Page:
This section is from the book "Materia Medica And Therapeutics: An Introduction to the National Treatment of Disease", by John Mitchell Bruce. Also available from Amazon: The pharmacology and therapeutics of the materia medica.
The dried unripe berries of Piper nigrum. Imported from the East Indies.
Characters.-Small, roundish, wrinkled ; tegument brown -ish-black, containing a greyish-yellow globular seed. Odour aromatic. Taste pungent, and bitterish.
Substances resembling Black Pepper; Pimento, which has calyx; Cubebs, which has stalk.
Composition.-Pepper contains a volatile oil, isomeric with turpentine, with the odour of pepper ; a complex resin ; a tasteless crystalline alkaloid, piperin, C17Hl9N03, that is, isomeric with morphia; and chavicin.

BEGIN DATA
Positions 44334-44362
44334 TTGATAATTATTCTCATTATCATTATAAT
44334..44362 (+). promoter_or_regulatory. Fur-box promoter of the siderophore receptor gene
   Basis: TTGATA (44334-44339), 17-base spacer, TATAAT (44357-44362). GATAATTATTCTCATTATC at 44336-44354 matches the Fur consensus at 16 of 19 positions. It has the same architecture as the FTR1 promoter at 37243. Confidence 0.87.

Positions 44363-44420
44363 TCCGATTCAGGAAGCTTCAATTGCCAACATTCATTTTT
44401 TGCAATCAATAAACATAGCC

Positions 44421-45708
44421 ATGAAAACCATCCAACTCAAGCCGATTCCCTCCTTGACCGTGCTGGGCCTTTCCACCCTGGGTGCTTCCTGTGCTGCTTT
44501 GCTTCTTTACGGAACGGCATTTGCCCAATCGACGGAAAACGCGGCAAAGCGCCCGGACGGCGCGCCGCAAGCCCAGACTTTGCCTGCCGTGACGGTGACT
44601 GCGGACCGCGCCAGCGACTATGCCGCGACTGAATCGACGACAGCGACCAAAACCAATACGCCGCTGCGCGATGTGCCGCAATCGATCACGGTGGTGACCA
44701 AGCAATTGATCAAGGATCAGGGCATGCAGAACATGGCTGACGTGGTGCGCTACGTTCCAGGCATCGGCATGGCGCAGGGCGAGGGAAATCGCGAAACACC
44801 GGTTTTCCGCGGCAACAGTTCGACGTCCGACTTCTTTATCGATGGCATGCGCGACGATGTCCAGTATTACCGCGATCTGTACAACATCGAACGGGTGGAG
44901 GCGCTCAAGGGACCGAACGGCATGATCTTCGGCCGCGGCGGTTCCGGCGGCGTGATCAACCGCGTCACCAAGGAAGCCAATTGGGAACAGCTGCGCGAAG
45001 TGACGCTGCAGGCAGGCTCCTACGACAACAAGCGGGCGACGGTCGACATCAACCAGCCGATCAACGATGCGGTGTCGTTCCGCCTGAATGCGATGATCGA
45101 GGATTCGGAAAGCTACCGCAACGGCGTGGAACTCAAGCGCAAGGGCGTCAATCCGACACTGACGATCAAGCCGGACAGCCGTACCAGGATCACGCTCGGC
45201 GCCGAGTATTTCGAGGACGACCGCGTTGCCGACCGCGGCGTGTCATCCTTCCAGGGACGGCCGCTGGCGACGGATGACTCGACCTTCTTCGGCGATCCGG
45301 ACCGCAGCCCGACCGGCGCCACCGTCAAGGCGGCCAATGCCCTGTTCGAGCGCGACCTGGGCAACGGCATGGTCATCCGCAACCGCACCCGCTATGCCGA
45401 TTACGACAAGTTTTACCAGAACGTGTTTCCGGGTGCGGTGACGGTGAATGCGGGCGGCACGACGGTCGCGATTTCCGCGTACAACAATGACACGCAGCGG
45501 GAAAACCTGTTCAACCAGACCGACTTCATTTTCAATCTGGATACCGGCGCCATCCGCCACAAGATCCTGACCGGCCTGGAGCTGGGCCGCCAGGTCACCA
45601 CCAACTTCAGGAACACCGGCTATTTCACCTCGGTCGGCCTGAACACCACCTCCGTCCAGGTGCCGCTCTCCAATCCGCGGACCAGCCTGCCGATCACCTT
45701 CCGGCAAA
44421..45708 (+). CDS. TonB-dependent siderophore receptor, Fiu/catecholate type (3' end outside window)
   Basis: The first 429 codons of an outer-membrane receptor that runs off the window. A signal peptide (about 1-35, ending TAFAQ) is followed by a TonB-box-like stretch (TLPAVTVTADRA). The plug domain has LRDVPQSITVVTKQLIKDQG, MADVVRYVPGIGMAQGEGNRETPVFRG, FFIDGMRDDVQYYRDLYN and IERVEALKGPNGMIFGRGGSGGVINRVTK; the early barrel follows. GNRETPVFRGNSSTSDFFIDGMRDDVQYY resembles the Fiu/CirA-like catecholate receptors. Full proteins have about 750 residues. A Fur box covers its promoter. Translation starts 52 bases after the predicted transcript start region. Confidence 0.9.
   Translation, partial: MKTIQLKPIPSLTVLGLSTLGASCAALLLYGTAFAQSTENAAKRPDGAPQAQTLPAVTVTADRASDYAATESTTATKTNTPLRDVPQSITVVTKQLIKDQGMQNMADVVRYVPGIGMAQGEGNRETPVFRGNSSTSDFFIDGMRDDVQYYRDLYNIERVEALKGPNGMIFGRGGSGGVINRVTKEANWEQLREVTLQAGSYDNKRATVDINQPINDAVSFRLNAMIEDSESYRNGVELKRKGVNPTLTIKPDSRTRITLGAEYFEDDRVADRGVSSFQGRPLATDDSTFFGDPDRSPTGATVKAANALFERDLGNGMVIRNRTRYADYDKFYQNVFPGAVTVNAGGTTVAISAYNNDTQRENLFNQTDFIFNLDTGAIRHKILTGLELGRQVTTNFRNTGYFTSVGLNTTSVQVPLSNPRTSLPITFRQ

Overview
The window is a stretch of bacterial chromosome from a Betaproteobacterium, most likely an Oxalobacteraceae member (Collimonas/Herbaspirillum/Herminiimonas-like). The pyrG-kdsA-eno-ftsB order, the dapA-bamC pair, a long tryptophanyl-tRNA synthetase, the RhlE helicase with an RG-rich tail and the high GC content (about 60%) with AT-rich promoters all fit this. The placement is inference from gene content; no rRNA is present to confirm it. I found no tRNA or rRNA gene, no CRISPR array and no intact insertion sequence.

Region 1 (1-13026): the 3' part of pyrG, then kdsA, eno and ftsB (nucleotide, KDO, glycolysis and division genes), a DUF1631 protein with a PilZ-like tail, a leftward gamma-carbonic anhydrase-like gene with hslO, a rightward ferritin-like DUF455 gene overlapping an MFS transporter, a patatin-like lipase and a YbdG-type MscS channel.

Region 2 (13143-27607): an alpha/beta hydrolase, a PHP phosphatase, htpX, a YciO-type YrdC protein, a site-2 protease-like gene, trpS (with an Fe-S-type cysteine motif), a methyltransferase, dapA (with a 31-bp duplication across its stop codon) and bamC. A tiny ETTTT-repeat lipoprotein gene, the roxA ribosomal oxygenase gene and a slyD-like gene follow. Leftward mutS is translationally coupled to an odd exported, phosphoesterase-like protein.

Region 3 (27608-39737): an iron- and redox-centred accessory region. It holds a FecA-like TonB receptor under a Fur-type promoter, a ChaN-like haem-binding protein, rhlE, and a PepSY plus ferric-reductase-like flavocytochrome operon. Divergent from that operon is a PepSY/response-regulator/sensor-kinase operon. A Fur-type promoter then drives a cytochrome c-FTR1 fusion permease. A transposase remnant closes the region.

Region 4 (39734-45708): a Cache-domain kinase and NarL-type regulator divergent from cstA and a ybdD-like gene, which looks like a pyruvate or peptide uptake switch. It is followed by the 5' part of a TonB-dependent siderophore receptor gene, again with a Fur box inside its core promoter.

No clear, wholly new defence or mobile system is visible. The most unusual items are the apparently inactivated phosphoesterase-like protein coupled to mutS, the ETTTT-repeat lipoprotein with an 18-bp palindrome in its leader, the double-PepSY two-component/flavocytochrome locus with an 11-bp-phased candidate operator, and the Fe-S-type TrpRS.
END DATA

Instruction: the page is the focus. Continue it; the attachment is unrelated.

Dose.-5 to 20 gr.
Confectio Piperis.-1 in 10. Dose, 1 to 2 dr.
Pepper is also contained in Confectio Opii (1 in 31), and Pulvis Opii Compositus (1 in 7 1/2).
Externally, pepper is a domestic rubefacient, anodyne, and counter-irritant, like mustard.
The volatile oil of pepper acts on the blood and tissues like its allies. Piperin is believed to possess the antiperiodic and antipyretic action of other alkaloids such as quinia; and pepper was once a domestic remedy for ague, which may still be used when the appetite fails.
Some of the constituents of pepper are excreted by the kidney, and probably by the intestinal mucous membranes, and act as remote local stimulants of the circulation and nutrition in the urethra and rectum. Pepper is occasionally used in gleet; but much more extensively for haemorrhoids and other diseases of the rectum.